Tho toreotuct vu hoard thin , ninny a year;
It teem!' to Promise no out to pain,
Anyway lt,wlkl end It—lno
Suppose I.tbroteanyeelf In the street
Before the horses a, old trample rue down,
Some would.befriundtnight snatch
And thrust we beck of the town!
But Molt, the rived From whore I stand
I see It, I almost hear It flow;
.Down on the dark and lonely pier-,
It ishut a stop—l can and my woe I
plungo asplash, and all will bo der, _
'ho doathshinelt waters will drag me down
'boa Ituoive whore I But no mutton whore,
So I am oil ilia toWn I
"'- - For some Which it does not eon
cern its now to investigate, Kentucky; un
der tho' dominion of the White, man, has
continued, to - justify its — mitife :'Homo" of
' 4 , 1 Dark and Bloody Ground," in' bciiig the
soone_of_ a retnarkithle; inunber of trage,l
dies in
.Orto ei,these, less knorpin to . the puYlie
in later limes ) . wo thinlCtranseends, all
the Others' in boldness of coneeption,.,re-'.
gularity, of 'plot, - variety of, passion , and
-character displayed, and:horror and pathos
of cattietrophe. It might"havelOnislied
a - worthy subject - to the - pen — of: - Bophooles - 7
,S hakspeare p one - that.. they .would
. have
found; ayeadieast into a highly drama - tie,
reqUiring•on)y;Atting - wurds to:.eon
rey Cad plisgions of the actorS. Littleinr , ••
Dl Y :'top p pi , ,; lel e//' I !1 , 11.17 .- ;'w/l!ai
have been needed, for neither could bo
imagined more intensely interesting; nor
could the most finished artist have.con
structed a plot more coherpnt in all its
details, or more strictly in accordance
with-the- rules- of composition,—even •to
the preservation of the ,Aristotelian uni
ties of time and place. So perfeot, in
deed, does it seem, that, were it.not sub-
staiitiated in every point by the records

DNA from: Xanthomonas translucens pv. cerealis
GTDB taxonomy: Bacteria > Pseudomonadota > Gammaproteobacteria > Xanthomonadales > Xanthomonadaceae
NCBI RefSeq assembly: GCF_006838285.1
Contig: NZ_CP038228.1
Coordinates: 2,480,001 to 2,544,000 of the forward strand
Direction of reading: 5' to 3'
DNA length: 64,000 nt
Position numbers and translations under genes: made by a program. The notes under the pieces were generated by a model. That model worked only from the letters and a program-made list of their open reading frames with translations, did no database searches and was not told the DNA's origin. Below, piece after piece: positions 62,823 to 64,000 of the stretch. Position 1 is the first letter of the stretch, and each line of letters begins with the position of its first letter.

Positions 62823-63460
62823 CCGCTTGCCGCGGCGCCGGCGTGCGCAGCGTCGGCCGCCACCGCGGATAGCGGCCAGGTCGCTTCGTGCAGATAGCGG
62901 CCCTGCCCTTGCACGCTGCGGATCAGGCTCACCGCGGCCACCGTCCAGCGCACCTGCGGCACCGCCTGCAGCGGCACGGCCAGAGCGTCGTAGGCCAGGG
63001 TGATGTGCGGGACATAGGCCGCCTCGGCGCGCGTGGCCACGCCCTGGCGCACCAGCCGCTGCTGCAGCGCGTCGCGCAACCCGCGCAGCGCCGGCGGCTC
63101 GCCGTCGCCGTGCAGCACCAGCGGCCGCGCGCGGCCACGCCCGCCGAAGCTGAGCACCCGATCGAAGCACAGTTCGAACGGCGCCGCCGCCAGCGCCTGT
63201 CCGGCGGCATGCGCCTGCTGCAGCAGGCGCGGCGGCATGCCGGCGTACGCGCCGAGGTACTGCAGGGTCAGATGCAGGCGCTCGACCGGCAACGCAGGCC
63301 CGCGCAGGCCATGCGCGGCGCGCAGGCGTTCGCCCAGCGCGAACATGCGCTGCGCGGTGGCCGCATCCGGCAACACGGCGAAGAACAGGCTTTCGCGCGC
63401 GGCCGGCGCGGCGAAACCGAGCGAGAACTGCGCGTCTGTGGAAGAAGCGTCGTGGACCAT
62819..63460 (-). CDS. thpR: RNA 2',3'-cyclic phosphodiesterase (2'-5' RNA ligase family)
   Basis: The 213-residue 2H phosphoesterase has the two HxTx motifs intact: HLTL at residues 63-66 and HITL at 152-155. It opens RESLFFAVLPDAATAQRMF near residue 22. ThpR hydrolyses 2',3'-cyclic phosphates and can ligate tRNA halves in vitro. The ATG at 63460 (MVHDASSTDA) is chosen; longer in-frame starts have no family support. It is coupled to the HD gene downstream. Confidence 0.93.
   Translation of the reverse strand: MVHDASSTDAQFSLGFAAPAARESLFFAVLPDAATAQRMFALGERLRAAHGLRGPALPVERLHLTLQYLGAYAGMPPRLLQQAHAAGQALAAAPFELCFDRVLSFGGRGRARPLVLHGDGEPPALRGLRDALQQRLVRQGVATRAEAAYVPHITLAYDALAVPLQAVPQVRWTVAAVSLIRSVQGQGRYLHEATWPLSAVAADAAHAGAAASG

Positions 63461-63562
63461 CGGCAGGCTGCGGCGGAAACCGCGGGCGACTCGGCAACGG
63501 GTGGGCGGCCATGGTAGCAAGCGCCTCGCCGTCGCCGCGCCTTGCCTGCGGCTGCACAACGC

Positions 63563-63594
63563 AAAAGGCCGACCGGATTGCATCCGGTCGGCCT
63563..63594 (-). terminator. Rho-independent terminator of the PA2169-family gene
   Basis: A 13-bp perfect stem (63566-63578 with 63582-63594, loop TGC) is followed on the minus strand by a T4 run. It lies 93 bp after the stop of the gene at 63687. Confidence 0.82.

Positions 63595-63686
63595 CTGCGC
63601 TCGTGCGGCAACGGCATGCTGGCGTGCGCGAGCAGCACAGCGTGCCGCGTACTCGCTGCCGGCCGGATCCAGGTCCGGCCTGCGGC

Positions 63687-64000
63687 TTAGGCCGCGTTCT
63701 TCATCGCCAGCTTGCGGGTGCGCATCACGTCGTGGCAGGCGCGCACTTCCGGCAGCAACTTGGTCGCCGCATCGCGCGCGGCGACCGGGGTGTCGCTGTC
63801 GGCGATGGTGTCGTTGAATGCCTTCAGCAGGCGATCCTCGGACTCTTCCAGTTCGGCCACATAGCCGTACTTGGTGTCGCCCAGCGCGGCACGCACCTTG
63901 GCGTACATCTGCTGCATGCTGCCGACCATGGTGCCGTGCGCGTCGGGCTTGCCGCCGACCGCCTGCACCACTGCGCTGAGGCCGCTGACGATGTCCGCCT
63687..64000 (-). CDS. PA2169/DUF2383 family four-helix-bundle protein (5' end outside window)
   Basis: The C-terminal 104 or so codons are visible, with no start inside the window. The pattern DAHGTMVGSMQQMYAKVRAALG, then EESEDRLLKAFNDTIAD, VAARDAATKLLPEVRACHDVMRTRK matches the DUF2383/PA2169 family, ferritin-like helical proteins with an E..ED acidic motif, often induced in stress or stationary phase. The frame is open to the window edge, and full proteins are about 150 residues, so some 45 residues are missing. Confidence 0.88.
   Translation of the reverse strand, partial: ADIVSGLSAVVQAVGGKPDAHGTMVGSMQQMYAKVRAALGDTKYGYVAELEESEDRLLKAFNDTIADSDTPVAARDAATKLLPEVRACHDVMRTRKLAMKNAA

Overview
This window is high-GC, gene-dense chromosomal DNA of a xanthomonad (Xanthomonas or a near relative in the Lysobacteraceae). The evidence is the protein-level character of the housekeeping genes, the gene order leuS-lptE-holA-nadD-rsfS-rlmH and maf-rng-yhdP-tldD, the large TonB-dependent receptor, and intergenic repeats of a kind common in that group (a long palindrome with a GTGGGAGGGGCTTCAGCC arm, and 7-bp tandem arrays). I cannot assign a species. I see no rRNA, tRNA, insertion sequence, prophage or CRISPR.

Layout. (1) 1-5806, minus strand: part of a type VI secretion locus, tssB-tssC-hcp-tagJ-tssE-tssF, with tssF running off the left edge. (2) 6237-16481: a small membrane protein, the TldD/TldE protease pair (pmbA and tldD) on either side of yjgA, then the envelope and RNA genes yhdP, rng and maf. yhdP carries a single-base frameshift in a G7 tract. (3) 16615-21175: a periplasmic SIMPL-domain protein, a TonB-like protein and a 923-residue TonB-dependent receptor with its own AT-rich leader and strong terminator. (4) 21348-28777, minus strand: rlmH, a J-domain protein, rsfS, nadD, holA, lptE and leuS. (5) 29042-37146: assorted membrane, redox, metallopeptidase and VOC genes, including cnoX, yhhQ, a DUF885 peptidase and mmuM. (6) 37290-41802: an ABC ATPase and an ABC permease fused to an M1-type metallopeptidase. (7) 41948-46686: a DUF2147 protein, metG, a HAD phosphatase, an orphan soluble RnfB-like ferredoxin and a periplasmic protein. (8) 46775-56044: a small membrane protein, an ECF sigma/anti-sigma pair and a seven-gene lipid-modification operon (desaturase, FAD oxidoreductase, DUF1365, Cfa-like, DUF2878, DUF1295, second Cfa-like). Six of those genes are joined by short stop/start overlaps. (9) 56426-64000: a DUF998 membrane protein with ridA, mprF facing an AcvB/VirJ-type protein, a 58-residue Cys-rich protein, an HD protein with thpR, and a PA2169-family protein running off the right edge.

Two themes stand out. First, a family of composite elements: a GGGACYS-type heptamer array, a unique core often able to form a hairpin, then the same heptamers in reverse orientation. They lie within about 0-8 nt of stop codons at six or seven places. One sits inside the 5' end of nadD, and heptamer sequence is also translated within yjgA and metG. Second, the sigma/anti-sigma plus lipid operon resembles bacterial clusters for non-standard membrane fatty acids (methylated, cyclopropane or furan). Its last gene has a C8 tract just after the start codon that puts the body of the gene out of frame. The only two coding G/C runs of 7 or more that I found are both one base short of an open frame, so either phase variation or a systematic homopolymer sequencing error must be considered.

of a judicial 'tribunal, it might well be
taken for the invention of some master of
human nature and the dramatic art.
Captain Cyril Wilde, the hero, orja
ther, the victim, •of the events we are
about to narrate; was one of those perfect--
ly hippy men whom every one.has learn
ed to regard-as-favorites-of -Fortune, and
on whom no one ever expects disaster to
fall, simply because it never has done so.
_descended, at a period -when good
birth was a positive honor-in-itself,-and
connected, either by affinity or friendship,
with the best society in Keptucky, he
held, by hereditary right, a high position
anion that old aristocracy which then:
and for a long time afterward stoutly inairr
tained its own against the encroaching
spirit of democratic equality, and whose
members Still kept in 'mind - Many or the
traditions, honored in their own persons
the dignity, and strove_to 'preserVe in
t ar households somewhat of the man
ners, of the Cavaliers of the Old Domin
ion. Nor was -wealth wanting to complete
his happiness,—at-least, such wealth as
was needed by one of his simple tastes
and unostentatious habits. lie was rich
beyond his disposition to spend, but not
beyond his capacity to enjoy,—a capacity
multiplied by as
,many times as he had
.friends to stimulate it;,-._--sutritner friends,: -
alas ! too many of them proved to be.—
His character was without reproach; his
disposition easy and genial his mind of
that happy middle order which always
commands respect, while it feels none of
the restless ambition' and impotent long
ing for public recognition that usually at
tend the possession of superior abilities.
Such was the position of Captain Wilde,
and such was 'the character he bore dur
ing the first thirty-eight years of his life. -;-
Not many have known a more lengthened
prosperity,—and few, very few, a more
sudden -and terrible reverse. --Fditune,
like a fond mistress, had lavished hei
gifts on him . without stint,—bnt,like
jealous one, seemed resolved that he should
owe.everything to her'gratuitous bounty,
and the moment he sought to win an ob
ject of desire by MS Own exertions turned
her face away forever, perSecuting her
former favorite thenceforth with vindic
tive malice. Continuing to yield, for
tiliaeoVith implamucy::ss . ..very:77 - 3
boon he sought, she treacheronsly con
cealed therein the germs of all his woes.
In the -year 17—Captain Wilde was
persuaded to better his already happy
condition by marriage. The lady he
chose, or suffered to Le chosen for him,
was a Miss Id , a scion of one of those
extensive-families, not now so common as
formerly, which by repeated intermarriage
and always settling together develope
spirit of clanship, so exclusive as to make'';
them almost incapable of any feeling of
interest outside of their own name and
connection, and render them liable to re
gard person of different blood, who may
happen to intermarry among them, as an
intruder. In some parts of the Union
these clans may still be found -flourishing
in considerable purity and vigor,—the
name sometimes prevailing over a district